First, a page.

Do the pedals and hardware you use in your work influence the music you write, and also the soundscapes you design? If so, can you tell us a little bit about that?
Absolutely. I love pedals that you can play like instruments. I think my writing process itself is still really rooted in harmony and melody, but having these inspiring sonic tools on hand changes the way you think about time, changes how you can sustain an idea, how you can approach repetition, dissonance, microtonality, etc. It’s almost like I can improvise a duet between the piano and the pedals, between an instrumental performance and a later manipulation of it. Also, Iridium has really been a game-changer for tracking guitar quickly and quietly.
Who are some of the people who have inspired you when it comes to the production side of things? What about scoring and composition?
I’ve been really lucky to work with John Kilgore (of Steve Reich’s later records) on dozens of projects, and he’s taught me so much about recording common sense and how to collaborate in the studio. In terms of inspiration, I am obsessed with the production of Frank Ocean’s Blonde, full stop. I also love every Punch Brothers record – they really influenced me on Oklahoma! These days I’m really into Cécile McLorin Salvant. I also love Anthony Willis’s score for Promising Young Woman, and everything Hildur Guðnadóttir is doing.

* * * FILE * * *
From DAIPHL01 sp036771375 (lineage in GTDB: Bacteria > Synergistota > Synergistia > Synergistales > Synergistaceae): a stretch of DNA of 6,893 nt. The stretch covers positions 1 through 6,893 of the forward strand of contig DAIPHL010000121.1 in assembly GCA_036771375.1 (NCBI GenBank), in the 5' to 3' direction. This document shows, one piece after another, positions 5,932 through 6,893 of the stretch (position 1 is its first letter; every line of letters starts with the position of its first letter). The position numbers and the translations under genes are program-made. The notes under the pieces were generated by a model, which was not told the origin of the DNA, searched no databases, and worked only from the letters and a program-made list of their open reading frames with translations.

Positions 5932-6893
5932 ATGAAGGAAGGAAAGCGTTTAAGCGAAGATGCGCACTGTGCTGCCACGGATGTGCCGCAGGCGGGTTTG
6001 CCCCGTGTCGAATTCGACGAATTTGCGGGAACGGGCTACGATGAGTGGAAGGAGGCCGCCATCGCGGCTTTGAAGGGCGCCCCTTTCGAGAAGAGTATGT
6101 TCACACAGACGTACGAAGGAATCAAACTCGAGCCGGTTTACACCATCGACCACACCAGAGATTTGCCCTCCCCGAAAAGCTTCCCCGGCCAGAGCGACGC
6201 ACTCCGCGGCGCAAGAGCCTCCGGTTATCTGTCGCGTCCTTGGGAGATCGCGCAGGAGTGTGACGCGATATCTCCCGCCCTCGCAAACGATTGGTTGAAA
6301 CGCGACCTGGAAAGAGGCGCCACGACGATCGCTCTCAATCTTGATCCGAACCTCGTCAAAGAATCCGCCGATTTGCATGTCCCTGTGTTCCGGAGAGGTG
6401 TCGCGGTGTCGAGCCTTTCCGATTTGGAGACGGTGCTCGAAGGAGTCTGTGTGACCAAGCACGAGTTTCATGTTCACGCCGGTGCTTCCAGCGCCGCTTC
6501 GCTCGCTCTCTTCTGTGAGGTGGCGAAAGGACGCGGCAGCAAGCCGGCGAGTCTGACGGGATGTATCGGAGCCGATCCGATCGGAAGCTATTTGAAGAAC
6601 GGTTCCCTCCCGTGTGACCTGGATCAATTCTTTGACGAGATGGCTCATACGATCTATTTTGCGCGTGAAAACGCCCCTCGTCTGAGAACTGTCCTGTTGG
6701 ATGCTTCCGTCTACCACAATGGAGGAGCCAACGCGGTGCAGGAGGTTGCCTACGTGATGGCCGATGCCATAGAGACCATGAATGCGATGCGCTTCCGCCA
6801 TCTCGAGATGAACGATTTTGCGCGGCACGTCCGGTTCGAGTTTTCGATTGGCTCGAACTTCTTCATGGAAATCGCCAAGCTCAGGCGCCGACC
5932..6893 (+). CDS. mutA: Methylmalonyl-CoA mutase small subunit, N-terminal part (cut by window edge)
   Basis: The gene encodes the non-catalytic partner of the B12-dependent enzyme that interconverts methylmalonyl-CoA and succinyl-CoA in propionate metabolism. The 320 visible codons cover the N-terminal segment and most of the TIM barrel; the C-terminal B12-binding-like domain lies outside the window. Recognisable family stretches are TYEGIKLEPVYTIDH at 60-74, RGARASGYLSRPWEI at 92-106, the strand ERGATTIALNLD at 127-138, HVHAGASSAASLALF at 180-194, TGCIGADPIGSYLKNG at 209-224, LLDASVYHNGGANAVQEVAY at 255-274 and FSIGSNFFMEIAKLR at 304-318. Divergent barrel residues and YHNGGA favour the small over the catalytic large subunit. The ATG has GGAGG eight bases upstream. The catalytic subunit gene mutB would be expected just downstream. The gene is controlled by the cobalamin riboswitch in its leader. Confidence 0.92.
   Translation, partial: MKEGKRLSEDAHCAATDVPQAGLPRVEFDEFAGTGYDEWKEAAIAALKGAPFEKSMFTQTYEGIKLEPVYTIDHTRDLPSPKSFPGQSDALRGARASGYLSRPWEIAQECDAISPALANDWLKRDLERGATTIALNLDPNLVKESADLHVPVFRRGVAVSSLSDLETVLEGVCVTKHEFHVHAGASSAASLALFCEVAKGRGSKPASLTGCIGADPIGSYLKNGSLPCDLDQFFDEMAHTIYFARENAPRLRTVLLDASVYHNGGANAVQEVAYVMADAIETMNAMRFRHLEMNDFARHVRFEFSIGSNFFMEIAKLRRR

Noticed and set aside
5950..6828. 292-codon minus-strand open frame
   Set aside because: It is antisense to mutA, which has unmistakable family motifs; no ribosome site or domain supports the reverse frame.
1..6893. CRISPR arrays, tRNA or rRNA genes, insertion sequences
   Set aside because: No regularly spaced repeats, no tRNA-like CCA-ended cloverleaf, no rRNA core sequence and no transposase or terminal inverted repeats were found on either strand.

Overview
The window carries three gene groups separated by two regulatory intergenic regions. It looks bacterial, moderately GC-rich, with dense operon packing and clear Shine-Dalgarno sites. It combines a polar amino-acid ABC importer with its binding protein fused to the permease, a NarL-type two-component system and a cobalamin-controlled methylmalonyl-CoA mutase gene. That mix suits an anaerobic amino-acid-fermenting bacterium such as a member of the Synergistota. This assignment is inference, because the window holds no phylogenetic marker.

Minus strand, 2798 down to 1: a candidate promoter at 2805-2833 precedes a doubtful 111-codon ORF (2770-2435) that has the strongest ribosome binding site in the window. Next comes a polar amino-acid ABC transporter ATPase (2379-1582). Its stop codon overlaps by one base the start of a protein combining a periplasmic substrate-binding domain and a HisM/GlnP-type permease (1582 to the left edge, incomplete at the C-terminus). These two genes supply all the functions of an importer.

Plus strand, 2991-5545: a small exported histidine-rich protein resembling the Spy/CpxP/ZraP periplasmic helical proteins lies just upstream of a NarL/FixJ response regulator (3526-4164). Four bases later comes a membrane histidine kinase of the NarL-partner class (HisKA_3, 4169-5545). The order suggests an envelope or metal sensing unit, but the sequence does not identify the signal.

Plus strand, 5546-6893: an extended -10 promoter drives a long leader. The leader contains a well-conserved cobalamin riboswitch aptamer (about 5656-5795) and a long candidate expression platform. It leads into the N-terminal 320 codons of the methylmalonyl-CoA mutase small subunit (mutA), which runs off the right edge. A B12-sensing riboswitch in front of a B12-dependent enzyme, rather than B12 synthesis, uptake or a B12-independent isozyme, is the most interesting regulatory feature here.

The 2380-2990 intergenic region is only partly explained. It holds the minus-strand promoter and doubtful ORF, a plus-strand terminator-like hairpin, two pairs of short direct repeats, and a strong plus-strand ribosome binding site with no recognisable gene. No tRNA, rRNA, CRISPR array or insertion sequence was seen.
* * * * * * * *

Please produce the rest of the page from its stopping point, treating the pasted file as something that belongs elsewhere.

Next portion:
I thought that your work on Daniel Fish’s Oklahoma! revival was very exciting — the idea of taking such a classic musical and completely reimagining it like that seems like it would be a really cool project. Do you have any other dream projects you’d like to do in the future? Any other musicals you’d enjoy giving a similar treatment (as you did to Oklahoma!), or any other directors you’d really like to work with?
So many lucky elements fell into place for Oklahoma! – not least of which was the virtuosic band we had led by Nathan Koci. Our exquisite guitar player Brett Parnell is a huge Strymon guy and we used Flint pedal all over that show. That project really felt once in a lifetime in terms of the ability to take those creative liberties with those songs. I would love to take a crack at another old one like that, but I also really love collaborating with new composers and I’m super excited by the renaissance of movie musicals coming out. I just saw Summertime by Carlos López Estrada and I feel like that film is pushing the envelope of what musical theater and movies can be.
Are there any new projects you can fill us in on – upcoming, or that you’re currently working on?
I just finished scoring two features this year and am excited for a few more film projects coming up. There’s a new album I’m working on to be released on Archie & Fox Records. I started the label this year with the playwright Ken Urban, who has this fantastic project Occurrence. We’re hoping to promote theater music since there is something of a dearth of spaces for that. We’d love to make the play soundtrack a thing and spark some more conversation about how music gets made for the theater. Check out our blog featuring JJJJJerome Ellis’s score for HELP, returning to The Shed this year.
Big thanks to Daniel Kluger for taking the time to talk to us! You can check out Daniel’s music here, as well as Spotify, Tidal, Apple Music, and more. Follow him on Instagram @danielklugermusic.